AHDB: Opportunities for red meat amidst menu evolution

The foodservice market has had a tough few years, being unable to recover to pre-Covid volumes before the cost of living crisis hit, informs AHDB.

Posted on Mar 29 ,00:15

AHDB: Opportunities for red meat amidst menu evolution

Squeezed household income impacts this discretionary spend market, with 46% of consumers planning on eating out less in the future (AHDB/YouGov Consumer Tracker, Nov 22). While market value is up year-on-year, the main driver of this is spend per trip as inflation at restaurants, fast food and canteens currently stands at +9.3% (ONS CPHI, Jan 23). Operators are having to balance menu price increases against their costs and the consumer market backdrop.

While we saw a tactical simplification of menus from operators during the pandemic, this has started to reverse with restaurant and pub/bar dish numbers in 2022 up year-on-year, although menus do remain smaller than pre-Covid. Price pressures are evident with the market seeing lighter offerings and more meat-free options allowing for smaller portions and utilisation of less expensive ingredients. According to Lumina Intelligence, the proportion of dishes containing meat has fallen by -3ppts from 2019. Starch based dishes have increased in presence, driven by chips – a universally popular and low-cost item that can be bolstered by additional toppings and sauces. The use of vegetables has also grown, with peppers, lettuce and celery being top menu share gainers for veg. However, despite meat dishes losing share overall, the biggest growing dish in pubs and bars is burgers, which benefit from being straightforward and cost effective, as well as indulgent and customisable to tap into those treat occasions. Along a similar line, pizza is the second biggest growth dish.

Nearly three in four consumers look for something new at least some of the time when eating out or ordering a takeaway and 77% agree that trying flavours from all over the world is fun (Mintel Menu Trends - UK - 2023). But, at the same time, 78% of consumers agree familiar dishes are comforting. Therefore, winning menus can tap into traditional dishes for a sense of nostalgia and/or cater to those adventure seeking consumers who want diverse cuisine options.

According to Lumina Intelligence, retro foods are growing in popularity as consumers seek comfort and familiarity in these hard times. They are wanting classic dishes or childhood favourites. Examples include Parlour in London “bringing back the artic roll” or Bompas & Parr in Arcade Food Hall re-vamping the traditional trifle. Beyond desserts many will be tempted out by classic British main dishes such as meat pies and Sunday roasts done well. Utilising and communicating quality meat and ingredients will therefore be key to standing out.

Trending world cuisines include West African, International BBQ, Authentic Mexican and Caribbean (Lumina Intelligence Menu Tracker Dec 2022). BBQ is an example of a cuisine that can be difficult to make at home due to specialised cooking equipment and methods. Smoked barbecue street food brand HotBox, for instance, offers seasoned smoked meat, using a combination of kiln-dried hickory and oak in its one-tonne rotisserie smokers, covering burgers, brisket, short ribs and sticky pork ribs. This taps into 46% of consumers who agree that restaurants/takeaways can charge more for dishes that are difficult to make at home (Mintel Menu Trends - UK - 2023). World cuisines also offer the opportunity to utilise different meat cuts which may have commanded less menu space in the past and could help aid carcase utilisation.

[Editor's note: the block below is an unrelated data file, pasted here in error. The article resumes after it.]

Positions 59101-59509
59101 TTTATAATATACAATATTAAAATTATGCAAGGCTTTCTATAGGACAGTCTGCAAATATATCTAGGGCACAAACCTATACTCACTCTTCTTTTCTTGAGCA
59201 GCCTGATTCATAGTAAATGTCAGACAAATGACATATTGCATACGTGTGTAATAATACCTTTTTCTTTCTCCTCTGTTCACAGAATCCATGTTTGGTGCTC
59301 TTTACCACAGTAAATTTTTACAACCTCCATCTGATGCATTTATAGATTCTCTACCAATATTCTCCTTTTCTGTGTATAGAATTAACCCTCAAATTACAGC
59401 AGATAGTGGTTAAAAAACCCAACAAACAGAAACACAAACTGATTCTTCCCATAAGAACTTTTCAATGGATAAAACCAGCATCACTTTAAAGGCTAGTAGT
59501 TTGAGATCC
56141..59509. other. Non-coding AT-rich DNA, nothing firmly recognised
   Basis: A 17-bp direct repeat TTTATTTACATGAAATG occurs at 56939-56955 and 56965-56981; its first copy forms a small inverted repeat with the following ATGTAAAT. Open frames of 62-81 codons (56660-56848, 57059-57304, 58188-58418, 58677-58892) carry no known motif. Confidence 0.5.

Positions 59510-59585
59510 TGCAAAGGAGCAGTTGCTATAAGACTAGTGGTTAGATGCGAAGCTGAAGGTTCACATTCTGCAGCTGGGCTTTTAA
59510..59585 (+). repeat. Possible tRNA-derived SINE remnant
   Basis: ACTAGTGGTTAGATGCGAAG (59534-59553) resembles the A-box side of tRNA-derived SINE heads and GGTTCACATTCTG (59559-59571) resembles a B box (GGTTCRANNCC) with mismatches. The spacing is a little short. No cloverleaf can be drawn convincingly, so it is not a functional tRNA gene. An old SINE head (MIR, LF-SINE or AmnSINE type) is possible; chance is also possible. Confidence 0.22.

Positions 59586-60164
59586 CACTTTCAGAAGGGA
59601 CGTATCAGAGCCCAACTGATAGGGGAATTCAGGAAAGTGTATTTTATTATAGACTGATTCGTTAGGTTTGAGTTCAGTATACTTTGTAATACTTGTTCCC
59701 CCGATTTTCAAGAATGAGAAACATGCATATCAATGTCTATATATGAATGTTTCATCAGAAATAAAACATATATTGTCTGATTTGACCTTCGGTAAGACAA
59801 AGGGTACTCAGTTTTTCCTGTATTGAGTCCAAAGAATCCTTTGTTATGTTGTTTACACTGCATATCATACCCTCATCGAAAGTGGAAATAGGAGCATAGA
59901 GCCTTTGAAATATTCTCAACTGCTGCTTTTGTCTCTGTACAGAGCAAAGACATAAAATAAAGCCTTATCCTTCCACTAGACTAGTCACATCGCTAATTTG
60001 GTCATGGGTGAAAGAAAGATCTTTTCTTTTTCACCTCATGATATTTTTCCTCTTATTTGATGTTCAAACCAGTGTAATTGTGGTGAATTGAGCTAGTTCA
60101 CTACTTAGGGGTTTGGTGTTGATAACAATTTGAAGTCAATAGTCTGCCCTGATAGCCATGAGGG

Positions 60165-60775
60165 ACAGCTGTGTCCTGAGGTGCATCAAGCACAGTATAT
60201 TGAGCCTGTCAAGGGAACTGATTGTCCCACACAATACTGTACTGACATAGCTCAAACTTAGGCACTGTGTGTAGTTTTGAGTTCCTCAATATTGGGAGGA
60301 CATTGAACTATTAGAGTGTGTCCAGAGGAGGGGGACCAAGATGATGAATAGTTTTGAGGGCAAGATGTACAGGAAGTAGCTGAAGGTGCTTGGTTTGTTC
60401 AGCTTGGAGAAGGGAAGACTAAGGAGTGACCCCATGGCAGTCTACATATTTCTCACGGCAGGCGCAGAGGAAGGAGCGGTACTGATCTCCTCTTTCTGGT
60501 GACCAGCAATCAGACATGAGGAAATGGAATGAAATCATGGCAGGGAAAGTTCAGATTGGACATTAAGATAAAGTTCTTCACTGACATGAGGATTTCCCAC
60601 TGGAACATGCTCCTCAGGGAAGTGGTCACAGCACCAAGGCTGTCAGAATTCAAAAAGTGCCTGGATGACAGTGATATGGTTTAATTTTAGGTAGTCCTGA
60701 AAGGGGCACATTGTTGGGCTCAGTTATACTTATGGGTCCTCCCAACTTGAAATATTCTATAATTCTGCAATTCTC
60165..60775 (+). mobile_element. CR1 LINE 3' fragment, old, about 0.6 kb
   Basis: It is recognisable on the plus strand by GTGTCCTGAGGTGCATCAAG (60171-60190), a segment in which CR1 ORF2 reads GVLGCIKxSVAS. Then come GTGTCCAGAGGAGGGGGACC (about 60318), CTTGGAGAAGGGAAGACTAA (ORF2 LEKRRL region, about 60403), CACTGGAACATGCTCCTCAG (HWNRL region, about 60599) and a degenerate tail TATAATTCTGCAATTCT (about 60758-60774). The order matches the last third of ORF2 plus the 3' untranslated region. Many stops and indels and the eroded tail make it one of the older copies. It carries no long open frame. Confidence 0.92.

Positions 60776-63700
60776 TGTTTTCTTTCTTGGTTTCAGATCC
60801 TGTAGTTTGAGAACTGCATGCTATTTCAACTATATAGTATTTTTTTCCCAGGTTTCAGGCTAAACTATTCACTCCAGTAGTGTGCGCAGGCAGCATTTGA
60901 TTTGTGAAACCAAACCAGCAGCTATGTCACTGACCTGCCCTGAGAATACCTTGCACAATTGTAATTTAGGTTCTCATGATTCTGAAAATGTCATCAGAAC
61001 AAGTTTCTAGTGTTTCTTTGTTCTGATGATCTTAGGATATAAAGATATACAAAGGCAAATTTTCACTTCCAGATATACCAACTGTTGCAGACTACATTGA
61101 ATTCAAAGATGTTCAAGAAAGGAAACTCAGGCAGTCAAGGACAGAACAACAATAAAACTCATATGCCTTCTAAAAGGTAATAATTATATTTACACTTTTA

This doesn’t mean more established cuisines such as Korean and Vietnamese are becoming redundant, innovation in this area is thriving. Both cuisines lend themselves to the highly popular street food concept, with Vietnamese Bahn Mi sandwiches and Korean steamed buns becoming more widely available. Cuisine trends we may see coming down the line include Filipino, German Street Food and Austrian. One example is Filigrillz, a Filipino BBQ street food concept currently trading at food markets across London, with their signature dish being pork belly BBQ marinated with ginger, garlic and soy sauce. 

We have all heard of the "lipstick effect" - a theory that when faced with an economic crisis consumers will be more willing to buy affordable treats or indulge in guilty pleasures. So, despite some consumers having to eat out less often, when they do, some occasions may be more quality and experience led. Operators, particularly premium operators, will therefore have to utilise their menus and offerings to earn those sales by demonstrating added value and justifying the extra cost of better dishes. Descriptive words on menu are one way to elevate a dish’s appeal. According to Lumina Intelligence words such as crispy, fresh, classic and spicy are among the top used descriptive words currently, but pickled, house, smoky, spicy, indulgent and homemade are among the top growing. Detailing spices communicates flavour with chilli, turmeric and cumin growing in usage across menus from 2017-2022.

Personalisation allows a diner to elevate a dish and provides the operator with an upsell opportunity. Currently 46% of items on menus are customisable and there has been a +20ppt increase in the share of dishes from 2019 to 2022 (Lumina Intelligence Menu Tracker Dec 2022). Offering different meal components, sides, toppings, and sauces are just a few examples. While taking a much smaller share of pub and bar menus at only 6%, sharing dishes e.g. platters and tapas, are gaining importance. According to Mintel, 21% of consumers are encouraged by shareable dishes, driven by the demand for socialising with friends and family over food and drink.

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